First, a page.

A lot of companies and the government have IT security departments, as well as operations divisions which keep things running on a daily basis.
The problem I have seen crop up repeatedly is that while there are many IT security staff putting out bulletins to patch servers or fix the settings that make it easy for bad players to get in and mess with your network or even steal your data, there are far fewer operations guys willing to patch and reboot to "apply" these fixes. Even management has a role in this complacency.
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Part one of the story to management from the operations staff goes something like, “If I reboot that server and it doesn’t work right, I’ll have to restore from back-up, and that could take all day”, or “I can’t be sure all the application functions will work after that upgrade, can’t we wait a while to do it?”.
Part two is that ops guys sell this concept of "unrecoverable error states resulting from applying patches" to the managers who own the servers, who, not being server guys, believe that if they apply that patch they will "break the server".
After a while, you have such a backlog of patches to apply that you don’t do anything to fix server security issues because it will take too much downtime.
Server managers have little to be afraid of when a patch for their servers, operating system or applications is released
Security patching has grown up
It was true, years ago, when just about half the patches released by certain corporations dominant in the industry would require a subsequent patch to fix what the previous patch broke. In the meantime, you were either down or vulnerable.
But patching has matured a great deal since then. Most patches do not break applications any more. They rarely give us a server that will not boot. The “it’ll break the server to apply it” argument does not usually apply any more.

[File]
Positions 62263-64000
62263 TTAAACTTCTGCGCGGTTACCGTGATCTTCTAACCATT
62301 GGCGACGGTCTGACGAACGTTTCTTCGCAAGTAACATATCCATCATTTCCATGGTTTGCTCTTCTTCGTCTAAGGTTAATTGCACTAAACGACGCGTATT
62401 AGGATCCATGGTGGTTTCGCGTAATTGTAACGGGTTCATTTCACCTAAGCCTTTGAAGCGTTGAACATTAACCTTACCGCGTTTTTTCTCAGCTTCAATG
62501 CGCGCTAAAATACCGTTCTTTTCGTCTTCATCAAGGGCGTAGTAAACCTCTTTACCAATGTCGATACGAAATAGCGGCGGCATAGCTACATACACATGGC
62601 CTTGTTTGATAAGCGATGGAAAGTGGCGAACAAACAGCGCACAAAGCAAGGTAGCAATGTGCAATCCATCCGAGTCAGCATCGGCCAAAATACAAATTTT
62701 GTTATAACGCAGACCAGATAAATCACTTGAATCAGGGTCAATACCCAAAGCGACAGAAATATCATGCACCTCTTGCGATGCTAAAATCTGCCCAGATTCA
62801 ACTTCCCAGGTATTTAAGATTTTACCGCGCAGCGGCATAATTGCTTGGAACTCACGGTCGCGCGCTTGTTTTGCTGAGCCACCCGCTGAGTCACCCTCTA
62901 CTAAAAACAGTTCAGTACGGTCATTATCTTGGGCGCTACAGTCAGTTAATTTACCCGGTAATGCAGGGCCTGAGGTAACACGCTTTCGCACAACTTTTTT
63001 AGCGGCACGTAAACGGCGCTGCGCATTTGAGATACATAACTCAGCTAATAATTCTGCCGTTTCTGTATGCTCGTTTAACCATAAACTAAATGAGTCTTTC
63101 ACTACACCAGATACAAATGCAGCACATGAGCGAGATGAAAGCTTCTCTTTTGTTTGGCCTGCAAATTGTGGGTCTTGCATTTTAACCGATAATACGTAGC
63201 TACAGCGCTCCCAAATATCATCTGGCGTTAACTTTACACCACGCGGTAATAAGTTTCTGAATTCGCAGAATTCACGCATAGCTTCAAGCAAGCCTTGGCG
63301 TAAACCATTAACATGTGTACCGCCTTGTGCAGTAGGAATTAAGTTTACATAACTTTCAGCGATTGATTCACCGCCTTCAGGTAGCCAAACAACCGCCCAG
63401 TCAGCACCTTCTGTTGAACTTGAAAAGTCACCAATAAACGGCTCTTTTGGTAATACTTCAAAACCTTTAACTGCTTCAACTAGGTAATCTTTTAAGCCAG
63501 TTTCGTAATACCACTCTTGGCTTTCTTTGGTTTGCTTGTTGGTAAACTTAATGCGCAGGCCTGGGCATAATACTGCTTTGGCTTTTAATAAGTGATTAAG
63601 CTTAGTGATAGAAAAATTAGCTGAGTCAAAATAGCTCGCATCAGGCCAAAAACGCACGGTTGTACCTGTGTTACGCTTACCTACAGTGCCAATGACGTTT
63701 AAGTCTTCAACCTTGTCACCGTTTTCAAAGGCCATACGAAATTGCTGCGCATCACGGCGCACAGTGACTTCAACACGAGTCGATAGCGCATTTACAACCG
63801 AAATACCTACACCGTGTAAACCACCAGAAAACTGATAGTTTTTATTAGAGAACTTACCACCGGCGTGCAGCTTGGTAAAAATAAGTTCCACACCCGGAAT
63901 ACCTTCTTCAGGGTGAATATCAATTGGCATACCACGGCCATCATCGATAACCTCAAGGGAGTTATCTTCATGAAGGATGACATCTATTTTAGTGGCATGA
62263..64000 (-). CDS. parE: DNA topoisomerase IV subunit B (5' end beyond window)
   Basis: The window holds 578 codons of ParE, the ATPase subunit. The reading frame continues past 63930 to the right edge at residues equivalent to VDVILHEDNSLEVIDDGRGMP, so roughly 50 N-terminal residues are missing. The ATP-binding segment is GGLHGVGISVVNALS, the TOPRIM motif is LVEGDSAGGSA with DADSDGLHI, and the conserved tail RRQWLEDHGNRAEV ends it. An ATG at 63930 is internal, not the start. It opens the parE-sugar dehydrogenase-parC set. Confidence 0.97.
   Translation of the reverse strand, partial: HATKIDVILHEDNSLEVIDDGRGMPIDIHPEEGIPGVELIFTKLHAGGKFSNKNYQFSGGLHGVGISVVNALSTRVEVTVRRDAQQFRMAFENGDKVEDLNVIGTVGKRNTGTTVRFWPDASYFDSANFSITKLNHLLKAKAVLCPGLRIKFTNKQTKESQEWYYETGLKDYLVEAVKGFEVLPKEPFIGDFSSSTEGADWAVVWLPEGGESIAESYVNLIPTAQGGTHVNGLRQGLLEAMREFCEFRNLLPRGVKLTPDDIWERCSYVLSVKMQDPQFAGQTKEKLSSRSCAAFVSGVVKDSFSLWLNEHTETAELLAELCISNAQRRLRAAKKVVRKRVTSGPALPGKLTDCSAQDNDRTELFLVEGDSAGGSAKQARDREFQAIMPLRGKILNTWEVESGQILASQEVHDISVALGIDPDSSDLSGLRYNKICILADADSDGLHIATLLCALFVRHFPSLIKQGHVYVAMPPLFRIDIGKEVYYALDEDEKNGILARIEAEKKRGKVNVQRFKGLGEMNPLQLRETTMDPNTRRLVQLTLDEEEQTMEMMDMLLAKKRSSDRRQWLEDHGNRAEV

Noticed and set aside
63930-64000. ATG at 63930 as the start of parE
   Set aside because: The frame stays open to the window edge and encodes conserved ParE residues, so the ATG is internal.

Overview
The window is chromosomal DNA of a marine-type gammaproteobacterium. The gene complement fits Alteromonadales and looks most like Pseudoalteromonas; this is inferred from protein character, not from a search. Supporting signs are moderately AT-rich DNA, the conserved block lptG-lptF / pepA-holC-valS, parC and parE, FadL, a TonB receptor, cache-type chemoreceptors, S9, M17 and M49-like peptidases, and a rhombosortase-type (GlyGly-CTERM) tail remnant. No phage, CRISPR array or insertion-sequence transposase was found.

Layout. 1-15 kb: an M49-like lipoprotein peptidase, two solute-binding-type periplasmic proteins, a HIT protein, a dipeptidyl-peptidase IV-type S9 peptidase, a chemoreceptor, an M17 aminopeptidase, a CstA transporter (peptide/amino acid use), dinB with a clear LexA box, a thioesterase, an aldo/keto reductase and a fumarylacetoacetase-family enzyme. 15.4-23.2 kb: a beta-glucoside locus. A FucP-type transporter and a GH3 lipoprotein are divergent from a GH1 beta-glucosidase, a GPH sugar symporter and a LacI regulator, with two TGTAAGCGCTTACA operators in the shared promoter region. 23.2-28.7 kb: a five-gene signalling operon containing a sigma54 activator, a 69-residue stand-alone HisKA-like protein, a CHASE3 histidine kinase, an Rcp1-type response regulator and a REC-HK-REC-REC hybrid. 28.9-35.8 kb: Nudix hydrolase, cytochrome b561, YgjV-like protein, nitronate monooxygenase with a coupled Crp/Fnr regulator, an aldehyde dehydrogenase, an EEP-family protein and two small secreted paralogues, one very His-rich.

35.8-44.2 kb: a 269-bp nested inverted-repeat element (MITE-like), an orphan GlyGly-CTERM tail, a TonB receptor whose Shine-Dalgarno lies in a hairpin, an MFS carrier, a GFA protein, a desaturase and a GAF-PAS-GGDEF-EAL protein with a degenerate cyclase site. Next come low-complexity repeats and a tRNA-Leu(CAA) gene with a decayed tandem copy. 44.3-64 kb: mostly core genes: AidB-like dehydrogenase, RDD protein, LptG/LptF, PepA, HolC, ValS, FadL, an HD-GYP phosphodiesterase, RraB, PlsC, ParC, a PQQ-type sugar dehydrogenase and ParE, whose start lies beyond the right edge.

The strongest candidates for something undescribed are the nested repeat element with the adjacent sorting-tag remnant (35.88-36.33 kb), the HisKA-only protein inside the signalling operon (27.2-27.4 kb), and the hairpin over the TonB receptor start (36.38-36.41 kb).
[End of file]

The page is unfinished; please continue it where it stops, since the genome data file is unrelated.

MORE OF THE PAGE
So, the point of this article is that our server managers have little to be afraid of when a patch for their servers, operating system or installed applications is released.
The owners/managers of these servers should have some notion of what is running and what patches are available for their systems. Groups large enough to have a CISO and an operations manager should have a meeting or lunch and schedule the patching before one of those “click here to become a Zombie computer” or “click this and the key logger will tell me everything you type” events happens on your watch.
It is easier than ever to make your internal computers part of a worldwide botnet doing illegal things that may open up your organisation to certain liabilities.
You might want to think about canning the guy who says you shouldn't patch
It is your network, and your data, but the technical reasons for failing to patch are fading into the past. Just don’t let anyone convince you that a patch from a major software supplier will do some irreparable damage so that you leave yourself (and your organisation) out there, on the internet, in an unpatched or vulnerable state. Someone will find it and exploit it, sooner rather than later.
You have a managerial responsibility to yourself to ensure the survival of your business or organisation. And you might want to think about canning the guy who says you shouldn’t patch.
Charles Abernathy is an information assurance subject matter expert, Joint Staff, Pentagon